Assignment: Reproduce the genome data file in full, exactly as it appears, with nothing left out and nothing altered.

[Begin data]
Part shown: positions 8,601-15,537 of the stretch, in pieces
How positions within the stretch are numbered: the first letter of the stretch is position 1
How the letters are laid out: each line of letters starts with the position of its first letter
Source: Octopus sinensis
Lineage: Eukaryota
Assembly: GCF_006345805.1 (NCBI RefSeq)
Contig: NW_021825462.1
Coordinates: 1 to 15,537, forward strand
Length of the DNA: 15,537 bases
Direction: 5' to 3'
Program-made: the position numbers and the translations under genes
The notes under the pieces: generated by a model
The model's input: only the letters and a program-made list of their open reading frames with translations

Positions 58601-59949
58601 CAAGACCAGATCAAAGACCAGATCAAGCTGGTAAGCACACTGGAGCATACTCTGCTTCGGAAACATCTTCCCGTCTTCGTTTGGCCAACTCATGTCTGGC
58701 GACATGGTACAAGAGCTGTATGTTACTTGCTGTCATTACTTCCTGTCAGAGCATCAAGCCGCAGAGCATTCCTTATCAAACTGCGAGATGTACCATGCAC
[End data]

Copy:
Part shown: positions 8,601-15,537 of the stretch, in pieces
How positions within the stretch are numbered: the first letter of the stretch is position 1
How the letters are laid out: each line of letters starts with the position of its first letter
Source: Octopus sinensis
Lineage: Eukaryota
Assembly: GCF_006345805.1 (NCBI RefSeq)
Contig: NW_021825462.1
Coordinates: 1 to 15,537, forward strand
Length of the DNA: 15,537 bases
Direction: 5' to 3'
Program-made: the position numbers and the translations under genes
The notes under the pieces: generated by a model
The model's input: only the letters and a program-made list of their open reading frames with translations

Positions 58601-59949
58601 CAAGACCAGATCAAAGACCAGATCAAGCTGGTAAGCACACTGGAGCATACTCTGCTTCGGAAACATCTTCCCGTCTTCGTTTGGCCAACTCATGTCTGGC
58701 GACATGGTACAAGAGCTGTATGTTACTTGCTGTCATTACTTCCTGTCAGAGCATCAAGCCGCAGAGCATTCCTTATCAAACTGCGAGATGTACCATGCAC